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Found in Budapest lost the original of a famous Mozart sonata

Found in Budapest lost the original of a famous Mozart sonata
Considered lost for over two centuries, the original manuscript of one of the most famous works of Mozart, the "Sonata in most" lay mingled among other old papers in a storage room of a library of Budapest.
This unexpected discovery caused great joy among lovers of classical music in the Hungarian capital.
"It's very rare that a manuscript of Mozart resurface this way. Moreover in the case of the Sonata in A major, for which no complete manuscript version was not known, so it really is a major breakthrough," says excited Adam Bosze, historian of Hungarian music.
Duly authenticated by experts, the four yellowed pages of the score, found recently completed the only original booklet known to the present, the third movement, preserved at the Mozarteum in Salzburg, Austria, the birthplace of the composer.
The Piano Sonata No. 11 in A major (K. 331), composed around 1783 and whose score has been published in millions of copies, is one of the most famous works of Wolfgang Amadeus Mozart (1756-1791), in particular their final fragment, the Turkish March.
"Next to A little night music or the first movement of the Symphony in G minor, the Turkish March is, without doubt, the best known of Mozart melody" says Bosze. "Any child can whistle it," he adds.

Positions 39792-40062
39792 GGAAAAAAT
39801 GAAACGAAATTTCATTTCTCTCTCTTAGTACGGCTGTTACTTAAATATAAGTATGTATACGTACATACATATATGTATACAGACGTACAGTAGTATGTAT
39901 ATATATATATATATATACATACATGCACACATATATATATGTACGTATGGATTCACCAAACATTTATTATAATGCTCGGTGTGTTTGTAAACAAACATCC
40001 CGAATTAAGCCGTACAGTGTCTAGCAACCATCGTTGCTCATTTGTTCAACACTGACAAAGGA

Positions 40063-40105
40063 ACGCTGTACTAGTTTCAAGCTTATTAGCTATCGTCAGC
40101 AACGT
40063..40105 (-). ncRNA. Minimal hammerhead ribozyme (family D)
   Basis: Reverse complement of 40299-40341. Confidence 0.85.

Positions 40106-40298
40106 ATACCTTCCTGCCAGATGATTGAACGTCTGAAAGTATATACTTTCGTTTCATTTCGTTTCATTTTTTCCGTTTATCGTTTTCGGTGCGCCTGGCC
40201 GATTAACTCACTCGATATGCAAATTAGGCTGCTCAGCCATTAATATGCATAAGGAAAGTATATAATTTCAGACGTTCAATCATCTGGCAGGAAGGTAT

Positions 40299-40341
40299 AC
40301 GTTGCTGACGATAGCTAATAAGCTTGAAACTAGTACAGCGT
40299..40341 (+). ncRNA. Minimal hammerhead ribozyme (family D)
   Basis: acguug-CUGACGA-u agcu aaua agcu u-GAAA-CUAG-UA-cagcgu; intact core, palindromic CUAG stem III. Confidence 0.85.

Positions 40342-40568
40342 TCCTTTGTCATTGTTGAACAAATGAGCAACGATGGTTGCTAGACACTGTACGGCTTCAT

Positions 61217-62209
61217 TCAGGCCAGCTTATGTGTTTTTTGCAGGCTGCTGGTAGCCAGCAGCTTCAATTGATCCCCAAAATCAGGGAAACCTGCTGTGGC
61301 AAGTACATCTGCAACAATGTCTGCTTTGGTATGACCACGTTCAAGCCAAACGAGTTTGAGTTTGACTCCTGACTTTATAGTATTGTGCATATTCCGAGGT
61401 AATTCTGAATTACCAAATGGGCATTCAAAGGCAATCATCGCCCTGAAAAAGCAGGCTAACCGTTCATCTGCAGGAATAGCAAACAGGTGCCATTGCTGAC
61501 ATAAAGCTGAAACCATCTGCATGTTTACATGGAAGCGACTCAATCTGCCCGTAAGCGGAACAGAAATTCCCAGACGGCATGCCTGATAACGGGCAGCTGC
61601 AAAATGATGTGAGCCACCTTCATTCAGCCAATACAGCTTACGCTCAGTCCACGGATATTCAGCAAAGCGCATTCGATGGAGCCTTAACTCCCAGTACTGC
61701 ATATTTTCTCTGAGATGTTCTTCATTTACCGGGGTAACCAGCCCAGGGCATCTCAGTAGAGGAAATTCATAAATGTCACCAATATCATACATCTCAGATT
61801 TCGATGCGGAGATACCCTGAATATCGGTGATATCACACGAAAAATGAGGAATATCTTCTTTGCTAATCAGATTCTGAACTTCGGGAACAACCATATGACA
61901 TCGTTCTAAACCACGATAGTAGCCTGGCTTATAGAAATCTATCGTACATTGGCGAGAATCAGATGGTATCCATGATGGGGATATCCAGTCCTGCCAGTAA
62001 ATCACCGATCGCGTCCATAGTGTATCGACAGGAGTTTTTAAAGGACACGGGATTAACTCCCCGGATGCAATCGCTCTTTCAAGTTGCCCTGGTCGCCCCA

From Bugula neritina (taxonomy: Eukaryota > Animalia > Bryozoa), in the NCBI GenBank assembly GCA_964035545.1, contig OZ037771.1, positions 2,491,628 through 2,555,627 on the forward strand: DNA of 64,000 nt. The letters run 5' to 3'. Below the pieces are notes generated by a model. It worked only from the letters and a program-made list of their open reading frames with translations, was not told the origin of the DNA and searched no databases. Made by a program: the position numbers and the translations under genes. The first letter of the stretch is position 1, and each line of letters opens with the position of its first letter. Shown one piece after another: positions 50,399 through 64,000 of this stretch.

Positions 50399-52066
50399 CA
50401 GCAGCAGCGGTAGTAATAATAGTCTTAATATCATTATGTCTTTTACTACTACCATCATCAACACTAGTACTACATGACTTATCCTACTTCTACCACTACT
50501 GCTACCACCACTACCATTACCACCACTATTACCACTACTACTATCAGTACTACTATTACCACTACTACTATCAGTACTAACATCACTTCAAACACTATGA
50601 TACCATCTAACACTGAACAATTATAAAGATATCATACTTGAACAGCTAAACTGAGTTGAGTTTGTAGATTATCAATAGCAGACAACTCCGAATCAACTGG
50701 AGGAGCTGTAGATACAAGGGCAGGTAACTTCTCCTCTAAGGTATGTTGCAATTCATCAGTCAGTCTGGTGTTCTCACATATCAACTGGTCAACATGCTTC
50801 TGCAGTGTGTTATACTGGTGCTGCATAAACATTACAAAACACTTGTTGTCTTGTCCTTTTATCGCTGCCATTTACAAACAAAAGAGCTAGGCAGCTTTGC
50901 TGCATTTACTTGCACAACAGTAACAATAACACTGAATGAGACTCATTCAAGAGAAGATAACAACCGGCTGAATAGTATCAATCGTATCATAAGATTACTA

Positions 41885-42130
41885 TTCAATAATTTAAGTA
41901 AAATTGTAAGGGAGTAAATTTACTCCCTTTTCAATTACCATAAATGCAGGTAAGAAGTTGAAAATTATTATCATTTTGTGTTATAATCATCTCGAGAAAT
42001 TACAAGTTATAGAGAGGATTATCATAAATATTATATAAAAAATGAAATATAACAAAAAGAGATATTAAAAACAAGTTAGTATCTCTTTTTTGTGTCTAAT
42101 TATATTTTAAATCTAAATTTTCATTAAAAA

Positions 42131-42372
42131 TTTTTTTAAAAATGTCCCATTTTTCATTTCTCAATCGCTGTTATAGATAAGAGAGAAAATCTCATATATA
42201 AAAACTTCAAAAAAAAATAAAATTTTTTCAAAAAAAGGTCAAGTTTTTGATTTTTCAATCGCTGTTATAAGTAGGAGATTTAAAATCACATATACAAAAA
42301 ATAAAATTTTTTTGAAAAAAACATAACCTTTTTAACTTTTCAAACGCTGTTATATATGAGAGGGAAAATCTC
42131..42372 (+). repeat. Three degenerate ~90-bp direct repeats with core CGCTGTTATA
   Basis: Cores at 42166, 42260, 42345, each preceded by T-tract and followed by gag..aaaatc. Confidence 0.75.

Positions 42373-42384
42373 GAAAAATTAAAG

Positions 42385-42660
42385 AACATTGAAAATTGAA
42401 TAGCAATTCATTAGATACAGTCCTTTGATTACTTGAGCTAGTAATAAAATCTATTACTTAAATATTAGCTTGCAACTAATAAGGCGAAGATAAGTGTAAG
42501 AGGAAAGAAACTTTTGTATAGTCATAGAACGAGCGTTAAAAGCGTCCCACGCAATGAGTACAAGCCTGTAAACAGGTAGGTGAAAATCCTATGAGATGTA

The original, however, could have gone a long time in the shade if it were not for the painstaking work of Balazs Mikusi, 42 years old, its 'discoverer'.
Appointed head of the music department of the National Szechenyi Library in Budapest in 2009, this specialist took in the last five years the difficult task of "digging into the most remote places" of the venerable institution, in order to methodically dissect the innumerable booklets uninventoried only gathered dust.
- Mysterious Origin -
"When I found this manuscript, once the script seemed very 'Mozart'" confides AFP. "Reading the notes, my pulse quickened brutally when I realized that it was the famous Sonata in most" he explains, while displaying the document with absolute caution.
"I was not looking for things to Mozart, but it was not by chance that I found it," says excited.
The way it ended in the famous manuscript collection of the library, created in 1802 by the rich Ferenc Szechenyi Hungarian aristocrat, is a mystery. Especially since, as far as we know, Mozart never traveled to Hungary.
"It is known that Szechenyi had good contacts in Vienna as well as in the world of music, but the manuscript may have arrived here at another time during the last 200 years," says Mikusi.
It is also not known why the fifth page of the manuscript of the score, which is located in Salzburg, was separated from the rest. According to the expert, it could have been ripped to offer it to a wealthy buyer.
The original manuscript, which will be played for the first time in public on Friday in Budapest by the great Hungarian pianist Zoltan Kocsis, save gold nuggets to the most seasoned music lovers: the score contains small variations of notes and rhythm from the version that passed posterity as well as corrections made by the composer himself.
"This will revolutionize our approach to Mozart, nor change the character of the work, but allows us to better understand what Mozart wanted to do," notes Mikusi.
Source: AFP 09/26/2014